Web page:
Eating Disorders in Boys: More Common Than You Think

CorbisEating disorders have long been associated with women, but a new study published Monday in JAMA Pediatrics proves that the problem affects both sexes by exposing adolescent boys' obsession with body size and weight.

The research found that nearly 20 percent of boys aged 12 to 18 are extremely concerned with the state of their bodies, yet those around them may not know it. “Male eating disorders are greatly underestimated for two reasons,” the lead study author, Alison Field, ScD, of Boston Children's Hospital Adolescent Medicine Division, tells Yahoo Shine. “Anorexia and bulimia — the disorders we studied — are traditionally associated with a desire to be thin, a standard that men generally don’t aspire to, and many are ashamed to seek treatment because the disorders are deemed a female problem.”

More on Yahoo Shine:
Guys Get Eating Disorders Too

Big and brawny were traits that the boys studied most valued: 9.2 percent of guys were “highly concerned” with muscularity, 2.5 percent strove to be thin, and 6.3 percent wanted to attain both ideals. And many used potentially dangerous supplements, such as growth hormones, steroids, or creatine (a substance that increases energy quickly), with use increasing by age group. “While these don’t sound like high numbers, they’re significant because they're not healthy behaviors,” says Field. 

More on Yahoo: Binge-Eating Disorder Linked to Lifelong Mental and Physical Problems

Although Field didn’t study the reasons that lead to eating disorders in young men, the influx of glistening, sculpted guys on men’s fitness magazine covers and hunky role models (David Beckham, the Old Spice Guy) may be contributing to a phenomenon that Harvard researchers dubbed the “Adonis Complex,” in which men harbor crippling anxiety about their bodies. It can afflict younger boys too. According to an October story on NPR, superheroes and GI Joe action figures have become more muscular in recent years. It's no wonder that young boys consider chiseled abs and rock-hard thighs the norm. “Previous studies show that exposure to these muscle magazines and sexy advertisements contributed to steroid use,” says Field. “What’s ironic is that most of the models have been heavily airbrushed.” Other possible reasons: peer pressure for guys to resemble their buffer friends or embarrassment at the idea of changing clothes in the locker room.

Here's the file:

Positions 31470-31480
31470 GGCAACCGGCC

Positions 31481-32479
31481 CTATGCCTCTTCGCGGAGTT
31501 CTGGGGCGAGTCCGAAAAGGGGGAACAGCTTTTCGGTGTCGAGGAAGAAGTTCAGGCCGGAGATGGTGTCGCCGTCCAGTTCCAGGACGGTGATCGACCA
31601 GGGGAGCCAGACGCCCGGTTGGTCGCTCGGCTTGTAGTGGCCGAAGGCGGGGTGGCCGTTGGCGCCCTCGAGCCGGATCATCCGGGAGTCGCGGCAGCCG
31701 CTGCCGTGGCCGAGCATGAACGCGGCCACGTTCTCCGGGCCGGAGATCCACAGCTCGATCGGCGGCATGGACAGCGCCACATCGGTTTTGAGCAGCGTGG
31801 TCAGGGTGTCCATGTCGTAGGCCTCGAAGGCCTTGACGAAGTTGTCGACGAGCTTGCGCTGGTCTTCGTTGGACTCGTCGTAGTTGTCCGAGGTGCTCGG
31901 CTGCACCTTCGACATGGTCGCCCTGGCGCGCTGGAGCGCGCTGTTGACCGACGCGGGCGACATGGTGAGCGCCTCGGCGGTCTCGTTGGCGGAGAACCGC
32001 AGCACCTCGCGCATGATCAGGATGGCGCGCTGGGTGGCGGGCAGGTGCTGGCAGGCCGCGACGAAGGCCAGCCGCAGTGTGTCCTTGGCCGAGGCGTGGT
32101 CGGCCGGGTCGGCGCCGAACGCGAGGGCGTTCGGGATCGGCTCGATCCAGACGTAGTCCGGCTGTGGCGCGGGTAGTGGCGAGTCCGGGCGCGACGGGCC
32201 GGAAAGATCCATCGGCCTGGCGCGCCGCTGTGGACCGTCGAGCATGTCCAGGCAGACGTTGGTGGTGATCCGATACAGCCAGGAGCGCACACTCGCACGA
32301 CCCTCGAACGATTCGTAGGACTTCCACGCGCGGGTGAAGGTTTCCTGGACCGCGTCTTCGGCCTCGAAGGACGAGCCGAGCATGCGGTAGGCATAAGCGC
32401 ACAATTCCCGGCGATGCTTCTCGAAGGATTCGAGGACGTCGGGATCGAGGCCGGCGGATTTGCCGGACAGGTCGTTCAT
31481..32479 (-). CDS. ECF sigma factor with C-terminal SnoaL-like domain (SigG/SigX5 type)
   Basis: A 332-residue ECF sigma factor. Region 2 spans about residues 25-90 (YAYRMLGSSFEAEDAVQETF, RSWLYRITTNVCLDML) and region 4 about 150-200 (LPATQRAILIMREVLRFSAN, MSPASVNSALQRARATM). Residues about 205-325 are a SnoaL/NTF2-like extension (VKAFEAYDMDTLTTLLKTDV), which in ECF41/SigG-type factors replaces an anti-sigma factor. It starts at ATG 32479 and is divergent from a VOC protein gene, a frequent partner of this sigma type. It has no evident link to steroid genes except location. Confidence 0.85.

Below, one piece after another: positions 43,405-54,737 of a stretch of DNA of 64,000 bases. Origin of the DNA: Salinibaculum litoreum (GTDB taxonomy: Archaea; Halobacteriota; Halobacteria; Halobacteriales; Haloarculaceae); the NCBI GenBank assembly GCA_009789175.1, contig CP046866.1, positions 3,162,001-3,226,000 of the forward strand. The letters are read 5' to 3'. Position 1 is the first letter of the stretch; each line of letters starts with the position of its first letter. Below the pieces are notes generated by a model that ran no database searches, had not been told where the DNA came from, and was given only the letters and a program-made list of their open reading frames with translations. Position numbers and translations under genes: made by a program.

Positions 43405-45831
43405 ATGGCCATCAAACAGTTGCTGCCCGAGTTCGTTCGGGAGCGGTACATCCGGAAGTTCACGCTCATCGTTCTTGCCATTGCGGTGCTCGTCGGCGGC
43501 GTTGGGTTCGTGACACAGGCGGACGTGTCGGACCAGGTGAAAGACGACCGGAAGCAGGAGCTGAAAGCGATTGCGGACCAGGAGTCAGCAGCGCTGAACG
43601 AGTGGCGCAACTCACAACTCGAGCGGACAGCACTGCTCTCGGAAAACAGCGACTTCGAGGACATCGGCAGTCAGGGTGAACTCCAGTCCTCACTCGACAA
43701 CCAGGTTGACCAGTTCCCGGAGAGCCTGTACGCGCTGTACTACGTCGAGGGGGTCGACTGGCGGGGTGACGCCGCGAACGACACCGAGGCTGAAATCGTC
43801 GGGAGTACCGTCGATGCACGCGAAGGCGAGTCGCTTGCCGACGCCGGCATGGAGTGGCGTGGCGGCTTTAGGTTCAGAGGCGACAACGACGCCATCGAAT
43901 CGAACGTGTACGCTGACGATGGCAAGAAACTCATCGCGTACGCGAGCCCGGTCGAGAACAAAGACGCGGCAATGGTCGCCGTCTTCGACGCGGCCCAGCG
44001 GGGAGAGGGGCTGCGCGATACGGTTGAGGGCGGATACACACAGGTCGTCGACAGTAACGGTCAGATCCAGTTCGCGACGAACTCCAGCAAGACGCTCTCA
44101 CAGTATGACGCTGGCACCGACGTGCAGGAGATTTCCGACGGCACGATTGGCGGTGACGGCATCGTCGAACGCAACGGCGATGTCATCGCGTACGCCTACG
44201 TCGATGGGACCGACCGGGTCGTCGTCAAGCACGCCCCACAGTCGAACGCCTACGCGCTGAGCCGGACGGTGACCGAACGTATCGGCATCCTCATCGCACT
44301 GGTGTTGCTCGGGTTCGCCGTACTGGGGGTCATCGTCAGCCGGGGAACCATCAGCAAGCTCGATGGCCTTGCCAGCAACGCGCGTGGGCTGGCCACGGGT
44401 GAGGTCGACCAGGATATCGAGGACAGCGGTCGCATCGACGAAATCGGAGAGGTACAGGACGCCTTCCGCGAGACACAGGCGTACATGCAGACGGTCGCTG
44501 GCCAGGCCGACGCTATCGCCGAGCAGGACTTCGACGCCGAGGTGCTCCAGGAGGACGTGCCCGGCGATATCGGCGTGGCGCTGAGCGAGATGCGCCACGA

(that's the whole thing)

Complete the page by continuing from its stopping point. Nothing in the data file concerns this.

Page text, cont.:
Most frustrating, says Field, is that the signs of male eating disorders are blurry at best. "Binge eating, for example, involves consuming very large amounts, larger than what other people would typically eat, but teenage boys are often ravenous so it can be difficult to pinpoint those cases," says Field. “However, noting how much boys talk about their weight, whether they put themselves down, or neglecting areas of their lives in order to exercise could be other possible clues.” Simply keeping the lines of communication open so that boys feel comfortable confiding, says Field, is key.

More on Yahoo Shine:

Study Links Eating Disorders to Childlessness
Why Adult Women Suffer From Eating Disorders
Gluten-Free Diet or Veiled Eating Disorder?